May 2 Ependymoma Awareness Day!
May 2 Ependymoma Awareness Day!
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May 2 is Ependymoma Awareness Day!

CERN Investigators Publish Paper on the Biology and Management of Ependymomas

Ependymomas are rare primary tumors of the central nervous system in children and adults that comprise histologically similar but genetically distinct subgroups. The tumor biology is typically more associated with the site of origin rather than being age-specific. Genetically distinct subgroups have been identified by genomic studies based on locations in classic grade II and III ependymomas.
Surgery and radiotherapy are the mainstays of treatment, while the role of chemotherapy has not yet been established. An in-depth understanding of tumor biology, developing reliable animal models that accurately reflect tumor molecule features, and high throughput drug screening are essential for developing new therapies. Collaborative efforts between scientists, physicians, and advocacy groups will enhance the translation of laboratory findings into clinical trials.
Improvements in disease control underscore the need to incorporate assessment and management of patients’ symptoms to ensure that treatment advances translate into improvement in quality of life.
To read the Neuro-Oncology article, click here.
Inspirational Stories
Ependymoma Outcomes Projects

There is Still Time to Reserve Your Butterfly!

You can show your support of Ependymoma Awareness Day and the CERN Foundation by purchasing a butterfly that will be released during a special ceremony in Washington DC this Monday, May 2nd. Purchase a butterfly (or several butterflies!) to memorialize a loved one, or simply to demonstrate the need to create greater awareness of this poorly understood disease. The butterfly release will be videotaped and posted online the following day so that patients, families and supporters around the world can participate and share in this moving event. We enourage you to share your photos and videos from your awareness activities on our social media pages.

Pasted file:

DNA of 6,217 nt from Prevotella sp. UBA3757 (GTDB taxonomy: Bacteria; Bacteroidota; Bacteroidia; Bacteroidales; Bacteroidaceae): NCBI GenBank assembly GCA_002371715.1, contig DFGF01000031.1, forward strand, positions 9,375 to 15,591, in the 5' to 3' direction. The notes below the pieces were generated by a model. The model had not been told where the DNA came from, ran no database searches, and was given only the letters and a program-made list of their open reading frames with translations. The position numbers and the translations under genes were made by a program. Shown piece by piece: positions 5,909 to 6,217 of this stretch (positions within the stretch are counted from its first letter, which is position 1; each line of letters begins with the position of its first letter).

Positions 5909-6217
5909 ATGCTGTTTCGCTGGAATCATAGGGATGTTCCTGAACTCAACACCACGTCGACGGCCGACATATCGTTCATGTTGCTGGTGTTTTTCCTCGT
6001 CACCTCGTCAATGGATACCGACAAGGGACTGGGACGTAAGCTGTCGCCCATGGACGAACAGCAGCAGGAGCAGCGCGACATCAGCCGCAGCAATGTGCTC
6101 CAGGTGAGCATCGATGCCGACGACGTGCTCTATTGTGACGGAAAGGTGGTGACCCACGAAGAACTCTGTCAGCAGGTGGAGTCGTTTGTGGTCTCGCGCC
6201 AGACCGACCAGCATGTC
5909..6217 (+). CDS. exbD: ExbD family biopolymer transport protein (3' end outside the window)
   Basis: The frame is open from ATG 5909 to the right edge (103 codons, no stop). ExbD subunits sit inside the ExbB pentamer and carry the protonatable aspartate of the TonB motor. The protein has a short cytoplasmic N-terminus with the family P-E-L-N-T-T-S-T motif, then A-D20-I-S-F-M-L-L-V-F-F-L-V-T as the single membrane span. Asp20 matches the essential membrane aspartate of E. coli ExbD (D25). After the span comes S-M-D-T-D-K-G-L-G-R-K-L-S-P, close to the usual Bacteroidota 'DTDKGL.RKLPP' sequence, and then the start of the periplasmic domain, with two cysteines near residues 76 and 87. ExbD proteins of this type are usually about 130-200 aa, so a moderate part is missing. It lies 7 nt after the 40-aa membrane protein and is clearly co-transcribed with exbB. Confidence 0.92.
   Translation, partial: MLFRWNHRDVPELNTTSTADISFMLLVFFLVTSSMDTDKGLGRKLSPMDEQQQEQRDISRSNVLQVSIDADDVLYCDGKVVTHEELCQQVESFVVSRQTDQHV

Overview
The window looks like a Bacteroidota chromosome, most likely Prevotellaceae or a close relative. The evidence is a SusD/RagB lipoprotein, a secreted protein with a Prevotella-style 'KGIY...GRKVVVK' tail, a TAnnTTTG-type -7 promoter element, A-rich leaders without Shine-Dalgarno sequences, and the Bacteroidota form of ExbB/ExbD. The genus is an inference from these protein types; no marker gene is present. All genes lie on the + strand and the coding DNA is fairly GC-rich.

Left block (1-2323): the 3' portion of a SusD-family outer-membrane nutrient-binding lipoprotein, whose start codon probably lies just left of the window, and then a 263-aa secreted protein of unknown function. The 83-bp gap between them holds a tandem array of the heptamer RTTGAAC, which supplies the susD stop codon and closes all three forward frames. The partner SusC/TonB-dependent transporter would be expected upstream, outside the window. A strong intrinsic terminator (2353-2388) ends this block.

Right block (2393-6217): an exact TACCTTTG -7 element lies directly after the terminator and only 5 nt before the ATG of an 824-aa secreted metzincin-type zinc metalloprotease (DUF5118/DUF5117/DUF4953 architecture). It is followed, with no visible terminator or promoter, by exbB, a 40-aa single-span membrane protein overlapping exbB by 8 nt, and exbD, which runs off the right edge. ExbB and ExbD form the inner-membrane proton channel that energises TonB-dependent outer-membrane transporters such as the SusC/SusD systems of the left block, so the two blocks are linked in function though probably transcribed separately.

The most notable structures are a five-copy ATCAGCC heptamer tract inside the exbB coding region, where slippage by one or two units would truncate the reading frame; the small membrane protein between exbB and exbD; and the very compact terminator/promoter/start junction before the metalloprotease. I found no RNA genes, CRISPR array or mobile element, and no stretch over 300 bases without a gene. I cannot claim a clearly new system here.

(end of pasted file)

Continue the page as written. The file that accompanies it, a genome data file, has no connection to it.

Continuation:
Purchase a Butterfly

Update from Dr. Vijay Ramaswamy, Recipient of the CERN Research Fellowship

Dr. Gilbert, Dr. Taylor and Dr. Ramaswamy
In late 2015, the CERN Foundation was pleased to announce that Vijay Ramaswamy, MD, PhD, was selected as the inaugural recipient of the CERN Basic Science Ependymoma Research Fellowship. Applications for this award came in from around the world and were of uniformly high-quality, making the selection process especially difficult for the selection committee! Ultimately, the committee determined that Dr. Ramaswamy’s proposal offered a strong likelihood of resulting in high-impact research in the fight against ependymoma.
Dr. Ramaswamy is now working in Dr. Michael Taylor’s lab at the University of Toronto in Canada. We recently had the opportunity to check in with Dr. Ramaswamy to get to know a little more about his background, and the important work he is doing with Dr. Taylor.

Blayne Overcomes Ependymoma

CERN Inspiration Story

By Sabine (Blayne’s Mom)

Blayne, who is now 20-years-old, was born prematurely on September 8, 1995. When he was eighteen months, we noticed that he was not well and his balance was not what it should be. We went to the doctors a few times but he was misdiagnosed. The day before his second birthday, his neck got stiff and he began vomiting quite a bit. By then, he had lost a lot of weight. We went to the doctor, who referred us to a pediatric pulmonologist in Johannesburg. The doctor decided to perform a Lumbar puncture on him. The doctor decided he needed to be admitted to the hospital on that same day, and put my son on a string of antibiotics in case he had some form of meningitis. The next day, my son’s condition worsened, so he decided he needed to have a CT and MRI scan.

On the September 9, he was diagnosed with a malignant brain tumor, which we later found out that it was a cellular ependymoma, located in the posterior fossa part of the brain. An external shunt was inserted to relieve the intracranial pressure. The big surgery to remove the tumor was scheduled a few days later. 


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